Question Burnt out PSU + checking for associated damage

Nov 13, 2019
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I turned on a PC I've been building for a while for the first time yesterday, and was having difficulty getting it to post. After reseating the memory and trying again, the PC began to start up, but there was a very audible static sound and an immediate smell of something burning. I turned it off immediately, and for the most part have isolated the smell to the PSU but have no idea where to go from here.
I am pretty sure the PSU is fried and don't want to risk using it again, but is there a way to check the rest of my PC for damage? I'm not sure whether the PSU was faulty from the start or if I just killed the rest of my components by plugging something in wrong, and don't know where to go for help

EVGA 750 G3
Nvidia 2060 Super
Ryzen 3700X
ASUS Prime X470-Pro
 

PC Tailor

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Herald
Welcome to the forums my friend!

There is no sure fire way to test other components outside of visual inspection for damage/burns/cap damage etc. The only true way to test is to re-use them in another safe working system and see if they are still working as expected.

It would be worth checking that the rear power cable to the back of the PSU was properly and fully seated and didn't just cause arcing which can create a static like sound.
 
Nov 13, 2019
2
0
10
0
Welcome to the forums my friend!

There is no sure fire way to test other components outside of visual inspection for damage/burns/cap damage etc. The only true way to test is to re-use them in another safe working system and see if they are still working as expected.

It would be worth checking that the rear power cable to the back of the PSU was properly and fully seated and didn't just cause arcing which can create a static like sound.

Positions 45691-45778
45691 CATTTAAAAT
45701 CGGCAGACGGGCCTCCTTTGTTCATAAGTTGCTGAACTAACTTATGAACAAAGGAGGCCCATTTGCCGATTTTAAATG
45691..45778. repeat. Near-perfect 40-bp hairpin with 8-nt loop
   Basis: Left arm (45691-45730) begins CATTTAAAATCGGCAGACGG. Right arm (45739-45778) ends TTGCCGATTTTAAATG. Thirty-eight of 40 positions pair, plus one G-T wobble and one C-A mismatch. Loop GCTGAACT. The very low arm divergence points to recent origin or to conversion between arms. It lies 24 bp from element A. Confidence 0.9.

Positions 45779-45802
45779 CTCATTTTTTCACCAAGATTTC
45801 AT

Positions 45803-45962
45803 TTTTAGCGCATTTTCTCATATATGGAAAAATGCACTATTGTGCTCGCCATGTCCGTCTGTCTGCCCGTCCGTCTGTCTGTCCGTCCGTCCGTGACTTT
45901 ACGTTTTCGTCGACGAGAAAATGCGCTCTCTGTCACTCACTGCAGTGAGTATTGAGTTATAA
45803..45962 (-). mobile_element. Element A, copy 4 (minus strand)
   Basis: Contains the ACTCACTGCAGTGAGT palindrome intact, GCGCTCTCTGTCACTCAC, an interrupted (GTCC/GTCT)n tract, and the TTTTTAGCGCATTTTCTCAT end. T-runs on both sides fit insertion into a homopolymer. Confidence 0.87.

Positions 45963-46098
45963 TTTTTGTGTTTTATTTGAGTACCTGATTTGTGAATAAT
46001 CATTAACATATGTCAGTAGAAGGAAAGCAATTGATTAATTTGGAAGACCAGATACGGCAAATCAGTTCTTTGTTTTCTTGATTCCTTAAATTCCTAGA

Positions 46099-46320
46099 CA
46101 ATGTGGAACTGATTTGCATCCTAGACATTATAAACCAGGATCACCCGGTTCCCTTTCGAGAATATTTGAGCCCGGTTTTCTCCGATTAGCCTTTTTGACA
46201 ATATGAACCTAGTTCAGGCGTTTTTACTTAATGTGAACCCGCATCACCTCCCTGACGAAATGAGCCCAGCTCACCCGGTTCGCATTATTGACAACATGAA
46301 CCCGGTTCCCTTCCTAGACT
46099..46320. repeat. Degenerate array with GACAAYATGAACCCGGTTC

I don't think was an issue with the rear power cable because it was doing fine on standby, but I'll try reseating and jumping it. It sounds like I'm gonna have to buy another PSU and just try powering each component one after another to make sure they work, so I'll look into that. Thanks for your help
Edit: Having now jumped the PSU, it ran perfectly fine. No smell, fan spun, no sounds of sparking. Either something goes wrong when it tries to power everything else, or you're right and I screwed up on the seating.
 
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PC Tailor

Distinguished
Herald
I don't think was an issue with the rear power cable because it was doing fine on standby, but I'll try reseating and jumping it. It sounds like I'm gonna have to buy another PSU and just try powering each component one after another to make sure they work, so I'll look into that. Thanks for your help
Edit: Having now jumped the PSU, it ran perfectly fine. No smell, fan spun, no sounds of sparking. Either something goes wrong when it tries to power everything else, or you're right and I screwed up on the seating.
Glad to see that you've got it working. Also if it is a brand new PSU, just remember some chemically smells are perfectly normal (outside of leaking cap fluid for example) as they use quite a lot in the manufacturing process and also clean it down chemically before shipping.

If you are happy, just remember to select a best answer (described in signature below) so others visiting the forum can see the thread is solved :)
 

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